Friday, September 21, 2012

Ramping Up

While we managed to put in some work on ongoing boat projects, the big project of the day was the replacement of the ramp to the ISM floating dock, just outside the windows of WoW. The new ramp is a full 6 feet wide, and replaces one barely half that width.  It will now be possible to carry or roll boats onto the dock for launching or display without having to turn them sideways.

The ramp replacement project started with some serious welding by Jeff.  In anticipation of the arrival of the new ramp, we needed to lengthen the shore-side connection structure to handle the additional width.  Working his usual magic with the arc welder, Jeff added vertical support, and an additional three horizontal feet of 1/2 inch by 6 inch steel plate.  The ramp hinge bolts to the horizontal member.
Jeff, the Unknown Welder, works on the ramp support girder
The new ramp, an aluminum structure over 6 feet wide and more than 30 feet long, arrived, amazingly, atop a pickup truck all the way from Maine.  Clearly, low bridges had been successfully avoided.
You didn't really drive down from Maine that way.  Did you?
The ramp, gate, railing, and related structure was fabricated to order by Superior Docks of Ellsworth, Maine.  They are clearly artists as well as craftspeople, and they succeeded in making a basically utilitarian object into a thing of beauty -- sort of like the folks a  WoW do with boats.  Delivering the ramp were the two principals of Superior Docks, Deb and Ric Newman.
Moving the ramp from the parking lot in front of the museum to the water side was an engineering endeavor all its own.  Jeff set aside his welding mask and gloves and mounted a fork lift to first remove the ramp from the truck, and then maneuver it to its temporary resting place, outside WoW.  The installation will be complete well in advance of the upcoming Philadelphia Cup Regatta and the Old City Seaport Festival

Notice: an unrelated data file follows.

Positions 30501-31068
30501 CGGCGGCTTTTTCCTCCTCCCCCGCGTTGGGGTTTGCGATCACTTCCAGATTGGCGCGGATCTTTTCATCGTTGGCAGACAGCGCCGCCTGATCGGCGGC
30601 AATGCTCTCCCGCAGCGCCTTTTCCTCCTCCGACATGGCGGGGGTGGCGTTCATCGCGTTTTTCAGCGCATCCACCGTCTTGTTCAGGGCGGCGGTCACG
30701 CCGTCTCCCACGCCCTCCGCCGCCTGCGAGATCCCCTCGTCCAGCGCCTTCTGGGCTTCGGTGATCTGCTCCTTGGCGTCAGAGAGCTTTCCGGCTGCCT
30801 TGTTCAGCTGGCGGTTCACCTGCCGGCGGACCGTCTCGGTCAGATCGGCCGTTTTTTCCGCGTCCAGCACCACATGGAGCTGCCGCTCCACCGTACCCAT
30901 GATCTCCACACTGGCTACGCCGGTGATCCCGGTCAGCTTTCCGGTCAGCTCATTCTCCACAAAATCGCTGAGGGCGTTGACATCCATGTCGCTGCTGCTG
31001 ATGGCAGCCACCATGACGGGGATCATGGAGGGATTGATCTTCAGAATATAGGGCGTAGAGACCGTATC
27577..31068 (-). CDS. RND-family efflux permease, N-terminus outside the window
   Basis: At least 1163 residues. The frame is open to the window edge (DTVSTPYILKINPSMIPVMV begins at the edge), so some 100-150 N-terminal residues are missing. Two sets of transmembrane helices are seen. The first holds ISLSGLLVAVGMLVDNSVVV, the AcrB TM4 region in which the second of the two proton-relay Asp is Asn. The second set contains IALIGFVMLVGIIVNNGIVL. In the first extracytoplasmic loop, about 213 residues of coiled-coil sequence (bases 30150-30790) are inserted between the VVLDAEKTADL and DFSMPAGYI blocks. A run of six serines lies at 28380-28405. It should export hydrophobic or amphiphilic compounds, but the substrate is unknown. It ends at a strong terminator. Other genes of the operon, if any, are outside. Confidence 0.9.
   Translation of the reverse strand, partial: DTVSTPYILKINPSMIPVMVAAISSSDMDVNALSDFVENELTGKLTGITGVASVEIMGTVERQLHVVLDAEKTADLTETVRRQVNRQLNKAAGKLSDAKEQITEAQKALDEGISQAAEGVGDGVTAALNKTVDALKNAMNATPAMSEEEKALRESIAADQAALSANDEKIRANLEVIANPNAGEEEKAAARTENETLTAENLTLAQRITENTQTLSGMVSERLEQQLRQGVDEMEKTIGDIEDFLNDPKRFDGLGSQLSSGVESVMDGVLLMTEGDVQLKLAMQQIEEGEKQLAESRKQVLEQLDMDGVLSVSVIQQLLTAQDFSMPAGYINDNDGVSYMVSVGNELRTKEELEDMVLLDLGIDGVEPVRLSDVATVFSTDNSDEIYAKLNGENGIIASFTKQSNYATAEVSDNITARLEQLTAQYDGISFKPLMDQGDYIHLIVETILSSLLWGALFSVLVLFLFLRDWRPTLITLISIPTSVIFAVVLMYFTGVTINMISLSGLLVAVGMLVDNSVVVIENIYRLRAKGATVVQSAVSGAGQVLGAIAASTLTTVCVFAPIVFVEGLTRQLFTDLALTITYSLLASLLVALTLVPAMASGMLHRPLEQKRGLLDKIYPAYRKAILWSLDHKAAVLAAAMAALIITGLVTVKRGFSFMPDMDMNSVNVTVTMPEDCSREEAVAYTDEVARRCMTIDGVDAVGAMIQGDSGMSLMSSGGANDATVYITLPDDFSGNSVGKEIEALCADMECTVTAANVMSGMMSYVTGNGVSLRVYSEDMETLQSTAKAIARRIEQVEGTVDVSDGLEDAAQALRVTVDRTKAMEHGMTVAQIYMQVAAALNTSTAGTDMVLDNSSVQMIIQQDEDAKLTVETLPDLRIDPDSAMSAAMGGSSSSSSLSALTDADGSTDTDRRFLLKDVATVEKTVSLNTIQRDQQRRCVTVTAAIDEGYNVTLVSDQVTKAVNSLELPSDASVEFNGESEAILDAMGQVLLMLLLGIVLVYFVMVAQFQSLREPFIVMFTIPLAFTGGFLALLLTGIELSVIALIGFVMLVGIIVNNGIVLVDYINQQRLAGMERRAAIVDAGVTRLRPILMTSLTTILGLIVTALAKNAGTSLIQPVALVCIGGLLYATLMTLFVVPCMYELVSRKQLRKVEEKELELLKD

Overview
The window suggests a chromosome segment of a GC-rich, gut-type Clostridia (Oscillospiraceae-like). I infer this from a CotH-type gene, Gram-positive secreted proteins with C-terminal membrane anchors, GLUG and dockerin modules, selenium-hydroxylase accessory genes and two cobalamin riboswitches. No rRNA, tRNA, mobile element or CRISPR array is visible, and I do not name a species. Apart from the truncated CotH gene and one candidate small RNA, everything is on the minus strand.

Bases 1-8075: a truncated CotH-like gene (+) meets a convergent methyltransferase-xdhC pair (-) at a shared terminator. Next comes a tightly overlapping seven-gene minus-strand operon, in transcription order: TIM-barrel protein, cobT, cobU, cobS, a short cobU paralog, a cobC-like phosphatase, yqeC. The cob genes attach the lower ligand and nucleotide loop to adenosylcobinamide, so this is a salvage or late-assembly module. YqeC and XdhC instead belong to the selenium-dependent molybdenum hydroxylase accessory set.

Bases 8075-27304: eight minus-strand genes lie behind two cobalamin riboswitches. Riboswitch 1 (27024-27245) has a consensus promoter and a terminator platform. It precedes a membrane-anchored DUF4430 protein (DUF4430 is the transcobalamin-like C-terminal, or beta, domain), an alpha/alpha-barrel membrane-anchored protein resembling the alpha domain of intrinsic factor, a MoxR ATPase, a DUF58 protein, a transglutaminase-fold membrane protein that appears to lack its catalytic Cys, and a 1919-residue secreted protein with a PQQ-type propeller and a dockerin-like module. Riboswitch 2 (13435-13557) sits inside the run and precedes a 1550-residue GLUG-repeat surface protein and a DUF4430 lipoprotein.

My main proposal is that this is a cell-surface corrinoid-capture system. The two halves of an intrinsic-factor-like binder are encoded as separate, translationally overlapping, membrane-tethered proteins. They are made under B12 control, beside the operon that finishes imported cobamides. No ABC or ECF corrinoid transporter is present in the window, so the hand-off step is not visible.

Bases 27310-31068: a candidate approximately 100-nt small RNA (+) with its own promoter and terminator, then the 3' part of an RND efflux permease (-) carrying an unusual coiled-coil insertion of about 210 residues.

Pretty sure that's the balance point, but what's the worst thing that could happen?
Here we go.
Nudged temporarily away, while prep continues on the dock.

Bruce, Lee, Jeff, and Jeff try the ramp on for size.  It fits.
An interesting challenge was presented by the need to remove the old dock, a full ton of it, without dropping it into the water.  Since the preferred (and sensible) method would require use of Olympia's barge, which was already in use by the Olympia team, we resorted to Plan B -- the forklift and a stout block and tackle.  It is safe to say that anything can be moved anywhere with a forklift and block and tackle.
Jeff begins to lift the shore-side end of the old ramp.
Bruce on the floating dock with block and tackle.
Now how did we say we're getting back to land?

The old ramp, balanced on the floating dock, awaiting redeployment.

Meanwhile, back in the shop, work was taking place.  The new pedestal for the Philadelphia Cup, to be awarded at the upcoming Regatta was completed, oiled with a half dozen coats of Tung oil, and is ready for the race.  Brass plates indicating names of winner in each class, will be affixed to the flat panels on the 4 sides of the base.
Philadelphia Cup on its new base
The Lightning class boat, Flying Jib II, has gotten a new garboard plank, all scarphed and glued in place.  Reinforcements for broken frame ends have been designed and fabricated as well.
New garboard section in place and glued,
Also, the Bevins skiff has gotten her rub rails and is looking more and more like she is ready for the water.
Bevins skiff with rub rails and thwarts.

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